There are still lines in the UK to stretch the margins of the mind. Cilan Head has a line right of the E7 Birdy where there looks to be gear at fifty feet in a flared groove... In Cornwall I know of a cliff 200ft high with E10 lines of various types along a one mile stretch. Those insanely impressive sport climbs that have amazed us all of Sharma, Ondra, and McClure's have yet to feed down to the nutkins. Are there fools wild enough to give the next generation of lines a genuine go?
After Indian Face I wanted to clear the air ethically by sieging the wall right of T-Rex in Wen Zawn, Gogarth. A rare line sporting visible oases of gear I could blend my new limestone bred conditioning with cragsman bravery. After 6 days the result was my greatest feat, a pumpy fragile sustained E8 pioneered ground up without bolts or pegs. I was climbing top end 8b at this stage, too easy for modern hones to warm up on but enough for me to prevail on Hardback Thesaurus. Climbing 9b+ likely translates to E11 or more on sight. The ability to down climb, read conditions and perhaps reintroduce yo-yoing, leaving gear clipped would give pairs of climbers a chance to combine forces. Sky hooks are something the superb James McHaffie uses a lot. The ability to lower off these rather than use pegs that will rot has got to be a good thing. Boots have come on perhaps a grade since October 1986, ropes have lost a kilo, gear a bit too, I am sure technology too will come up with something to help a new generation of climbers to breach the unlikely.
Pete Whillance was the man who took these head games to their greatest expression. He was so crazy he had to set an alarm to get up in the night to have a fag! He wore old sweaters, a waist belt, had a Moac that isn't going to go in. An empty fridge. His monumental climbs Edge of Extinction and Take it to the Limit put the fear of God in to me as I painted them with my inner palette of fear. No gear, perhaps the vague decoration of a peg, tat waving un-encouragingly. The lines were not so steep you had to rush, but you couldn’t, where did they go? The horror crept toward you, petrified. On a BBC trip to Foula, a 4 by 8 mile island of massive sandstone, Peter insisted Indian Face could not be E9. Although six people seem now to disagree, and it probably was the least repeatable climb on the globe in 1986 but in a way it still isn't a rock climb as Pete I think, or I would dream it ... Lost on the wall venturing into the unknown... IF is prepracticed ("prepare ticked" according to spell check)... a necessarily tight waltz with Cloggy; the void we'll all join later softly blowing the hairs on your neck.
There was something special about that shallow scoop on Clog. It was just the right angle to grill your resolve slowly, had rests to allow doubt to seep into a mind that hangs on too hard. The line is a feint groove with side holds that don't allow strength to have its head. Pull hard and your feet are more likely to scud off. It's too long to have sticky boots all the way. Tie them too tight and your feet will stop telling your brain what is going on down there at the business end. Above all the parameters is its sheer quality. It has the essence of the great materials. Oak, whales, the layout of stars. Hang on tight and stay awake, and alive, and like passing through the metre thick rings of Saturn the scale runs through you, sieving off remnants of the mundane and leaving a new colour that has no physical counterpoint.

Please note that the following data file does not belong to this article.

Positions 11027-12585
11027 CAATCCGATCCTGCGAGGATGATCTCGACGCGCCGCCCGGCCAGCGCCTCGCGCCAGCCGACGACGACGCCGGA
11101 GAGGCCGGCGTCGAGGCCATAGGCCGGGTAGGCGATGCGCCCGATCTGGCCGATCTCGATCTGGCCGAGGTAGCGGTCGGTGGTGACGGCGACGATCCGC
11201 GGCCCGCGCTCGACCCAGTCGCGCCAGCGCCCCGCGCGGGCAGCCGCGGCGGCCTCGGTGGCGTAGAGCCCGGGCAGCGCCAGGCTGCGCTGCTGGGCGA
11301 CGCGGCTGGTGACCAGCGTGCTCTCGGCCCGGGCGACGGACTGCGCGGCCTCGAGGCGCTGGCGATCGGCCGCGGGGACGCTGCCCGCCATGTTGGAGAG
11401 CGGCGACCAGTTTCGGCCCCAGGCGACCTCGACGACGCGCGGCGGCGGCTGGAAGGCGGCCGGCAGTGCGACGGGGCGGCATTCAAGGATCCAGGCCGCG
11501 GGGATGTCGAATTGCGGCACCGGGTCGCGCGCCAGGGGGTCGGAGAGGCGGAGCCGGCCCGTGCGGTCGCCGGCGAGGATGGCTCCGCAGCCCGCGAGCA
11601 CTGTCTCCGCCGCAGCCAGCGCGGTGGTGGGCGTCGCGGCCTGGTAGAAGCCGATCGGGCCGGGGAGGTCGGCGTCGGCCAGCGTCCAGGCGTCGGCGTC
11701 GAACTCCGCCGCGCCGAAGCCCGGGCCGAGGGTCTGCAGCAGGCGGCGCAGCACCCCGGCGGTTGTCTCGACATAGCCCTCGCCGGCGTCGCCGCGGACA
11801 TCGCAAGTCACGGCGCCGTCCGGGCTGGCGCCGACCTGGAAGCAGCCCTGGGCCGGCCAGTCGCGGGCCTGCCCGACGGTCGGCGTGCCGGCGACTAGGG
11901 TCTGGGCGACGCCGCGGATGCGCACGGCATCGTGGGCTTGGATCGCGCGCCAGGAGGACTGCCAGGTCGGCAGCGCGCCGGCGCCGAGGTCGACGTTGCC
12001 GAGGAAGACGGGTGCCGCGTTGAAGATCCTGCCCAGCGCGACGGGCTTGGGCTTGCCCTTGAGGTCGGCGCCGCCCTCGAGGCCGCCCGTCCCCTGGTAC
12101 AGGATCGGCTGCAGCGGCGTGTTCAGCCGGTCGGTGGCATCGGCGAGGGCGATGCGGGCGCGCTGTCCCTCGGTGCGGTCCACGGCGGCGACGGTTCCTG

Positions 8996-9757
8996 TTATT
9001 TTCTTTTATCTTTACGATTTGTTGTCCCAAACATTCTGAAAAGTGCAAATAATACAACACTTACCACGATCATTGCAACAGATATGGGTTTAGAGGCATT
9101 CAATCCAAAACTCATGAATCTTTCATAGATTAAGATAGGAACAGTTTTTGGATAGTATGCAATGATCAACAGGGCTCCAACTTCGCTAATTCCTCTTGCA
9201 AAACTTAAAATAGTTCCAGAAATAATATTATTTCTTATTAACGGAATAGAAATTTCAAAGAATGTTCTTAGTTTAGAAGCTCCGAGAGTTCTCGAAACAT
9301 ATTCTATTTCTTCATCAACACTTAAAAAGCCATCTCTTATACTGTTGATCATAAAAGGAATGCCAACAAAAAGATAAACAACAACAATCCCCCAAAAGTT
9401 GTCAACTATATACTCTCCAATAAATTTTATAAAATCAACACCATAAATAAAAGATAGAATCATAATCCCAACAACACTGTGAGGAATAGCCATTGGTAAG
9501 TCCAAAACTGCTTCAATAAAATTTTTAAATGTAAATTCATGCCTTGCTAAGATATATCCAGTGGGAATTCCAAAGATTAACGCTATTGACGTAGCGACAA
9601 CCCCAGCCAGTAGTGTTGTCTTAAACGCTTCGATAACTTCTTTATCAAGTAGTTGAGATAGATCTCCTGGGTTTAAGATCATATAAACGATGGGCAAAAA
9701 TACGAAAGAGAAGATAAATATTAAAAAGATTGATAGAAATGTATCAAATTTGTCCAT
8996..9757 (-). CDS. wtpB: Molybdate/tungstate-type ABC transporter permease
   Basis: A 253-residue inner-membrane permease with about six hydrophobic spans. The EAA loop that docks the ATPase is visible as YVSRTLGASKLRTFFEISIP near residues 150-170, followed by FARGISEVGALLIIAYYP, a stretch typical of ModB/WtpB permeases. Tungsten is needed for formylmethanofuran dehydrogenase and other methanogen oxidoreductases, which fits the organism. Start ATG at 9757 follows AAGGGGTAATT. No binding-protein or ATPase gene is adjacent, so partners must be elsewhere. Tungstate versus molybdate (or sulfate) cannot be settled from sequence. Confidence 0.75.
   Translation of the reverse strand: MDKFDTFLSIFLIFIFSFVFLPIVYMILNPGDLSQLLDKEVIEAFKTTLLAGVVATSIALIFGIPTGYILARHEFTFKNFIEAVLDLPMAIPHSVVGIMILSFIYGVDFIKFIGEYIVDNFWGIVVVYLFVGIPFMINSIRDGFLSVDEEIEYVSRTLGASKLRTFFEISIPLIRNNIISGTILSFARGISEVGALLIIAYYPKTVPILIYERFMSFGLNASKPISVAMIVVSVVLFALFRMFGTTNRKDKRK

In this article we speak to George Ullrich, firstly in written form covering George's general climbing and adventures, then an... Read more
Despite a near death experience on the wall over a decade prior, when James strayed off route climbing onsight on the E7 Masters'... Read more
In this audio podcast, Neil Gresham talks to Jack Geldard about his ascent of Indian Face. Read more
This summer, the Arc'teryx Lakeland Revival heads into it's third year, highlighting the heights and heritage of Lake District... Read more
Andy Kirkpatrick has spent over 200 nights on El Capitan and has soloed big-wall routes which most people would find daunting... Read more
In mainland Europe, climbing is gaining ground as an alternative form of therapy for both physical and psychological injuries and... Read more
|FS: Full Of Myself - Johnny Dawes Feb-16|
|VIDEO: Johnny Dawes: No-Handed... Sep-15|
|The Story of Indian Face Sep-15|
|No handed climbing with Johnny... Aug-15|
|Nepal Fundraiser 14th June -... Jun-15|
|Johnny Dawes on BBC Radio... May-15|
|New Johnny Dawes Video - Chalked... Apr-15|
|FRI NIGHT VID: Johnny Dawes - No... Apr-15|
|List more discussions...|
Admit it, you're guilty. When you fall off, it's never your fault. The conditions weren't right, your belayer is an inattentive... Read more